In September 2009, amid the fallout from the global financial crisis, the leaders of the G-20 met in Pittsburgh to hammer out a coordinated approach to regulatory reform. Chief among their concerns was the lack of transparency in OTC derivatives. The Pittsburgh statement set out four priorities – execution transparency, mandatory clearing, data storage and accessibility, and heightened capital buffers:

“All standardized OTC derivative contracts should be traded on exchanges or electronic trading platforms, where appropriate, and cleared through central counterparties by end-2012 at the latest. OTC derivative contracts should be reported to trade repositories. Non-centrally cleared contracts should be subject to higher capital requirements.”

2012 has come and gone, and while much progress has been made on all four fronts, but there is plenty of work ahead. Marisol Collazo, head of DTCC’s U.S. data repository, spoke with John Lothian News editor-at-large Doug Ashburn at Sibos 2014. She offers a status update on what is happening now in the repository space across jurisdictions, where the priorities lie, and what market participants can expect over the next 12-18 months.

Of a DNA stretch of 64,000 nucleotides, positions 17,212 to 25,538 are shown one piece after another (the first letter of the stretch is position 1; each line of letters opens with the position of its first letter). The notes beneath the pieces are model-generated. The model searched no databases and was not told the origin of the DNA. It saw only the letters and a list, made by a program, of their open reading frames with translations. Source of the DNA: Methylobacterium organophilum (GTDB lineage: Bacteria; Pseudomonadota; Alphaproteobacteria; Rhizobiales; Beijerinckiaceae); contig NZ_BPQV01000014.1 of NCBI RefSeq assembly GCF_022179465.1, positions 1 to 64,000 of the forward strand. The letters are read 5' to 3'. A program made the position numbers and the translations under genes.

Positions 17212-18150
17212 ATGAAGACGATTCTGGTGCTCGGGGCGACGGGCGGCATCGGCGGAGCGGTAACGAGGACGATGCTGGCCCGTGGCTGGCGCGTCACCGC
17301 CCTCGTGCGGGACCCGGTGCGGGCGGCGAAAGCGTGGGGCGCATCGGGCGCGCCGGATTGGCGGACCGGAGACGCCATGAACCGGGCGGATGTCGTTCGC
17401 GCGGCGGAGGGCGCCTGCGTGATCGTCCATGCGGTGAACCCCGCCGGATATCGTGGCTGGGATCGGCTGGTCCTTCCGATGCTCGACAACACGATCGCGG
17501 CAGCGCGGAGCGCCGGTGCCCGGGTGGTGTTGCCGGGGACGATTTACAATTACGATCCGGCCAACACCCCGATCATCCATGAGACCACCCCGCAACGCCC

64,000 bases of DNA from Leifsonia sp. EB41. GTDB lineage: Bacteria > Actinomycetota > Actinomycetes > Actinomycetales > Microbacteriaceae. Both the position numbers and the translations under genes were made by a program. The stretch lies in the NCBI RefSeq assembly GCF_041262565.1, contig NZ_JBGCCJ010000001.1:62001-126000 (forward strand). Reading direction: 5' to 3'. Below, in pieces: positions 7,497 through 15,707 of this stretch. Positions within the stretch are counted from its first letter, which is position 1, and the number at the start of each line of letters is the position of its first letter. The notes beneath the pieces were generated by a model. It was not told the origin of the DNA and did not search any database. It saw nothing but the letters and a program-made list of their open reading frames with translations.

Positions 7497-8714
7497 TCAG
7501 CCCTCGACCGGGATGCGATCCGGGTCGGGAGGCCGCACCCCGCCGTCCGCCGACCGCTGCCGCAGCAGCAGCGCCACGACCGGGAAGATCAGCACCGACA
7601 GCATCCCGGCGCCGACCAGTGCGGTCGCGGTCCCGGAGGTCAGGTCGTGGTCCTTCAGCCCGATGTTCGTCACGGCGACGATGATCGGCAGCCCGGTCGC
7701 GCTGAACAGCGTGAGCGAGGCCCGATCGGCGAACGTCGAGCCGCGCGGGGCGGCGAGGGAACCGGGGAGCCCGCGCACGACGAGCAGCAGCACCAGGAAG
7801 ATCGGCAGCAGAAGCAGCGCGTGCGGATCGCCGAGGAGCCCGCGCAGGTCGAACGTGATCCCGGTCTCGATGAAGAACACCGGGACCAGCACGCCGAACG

“Certain jurisdictions have not yet gone live with their reporting regime,” says Collazo. “Canada has gone ahead with its regulations; reporting commences in October. We are also waiting on the SEC to finalize its regulations and for reporting to occur there.”

The next step, she says, is enhancing the quality of the data so that it can be of use to global regulators. The key issue, however, is achieving cross-border harmony. “We have seen where certain jurisdictions have gone down different paths, and we have been working with the industry to see that there is as much harmonization as possible in the data fields.” One thing that has helped, according to Collazo, is developing global standards, such as Legal Entity Identifiers (LEIs).  Her hope is that other standards such as product and trade identifiers continue to develop as well.

In the end, though, the regulators need to get involved and agree to which data fields are necessary for reporting, and how privacy concerns are being addressed. She says that regulators should focus on the data fields that are key to systemic risk, and aggregate that across jurisdictions. “That has to happen,” she says. “They will have misleading information if they are only looking within their jurisdiction, as they are only seeing what is transacting in their markets and not the interconnections.”

 

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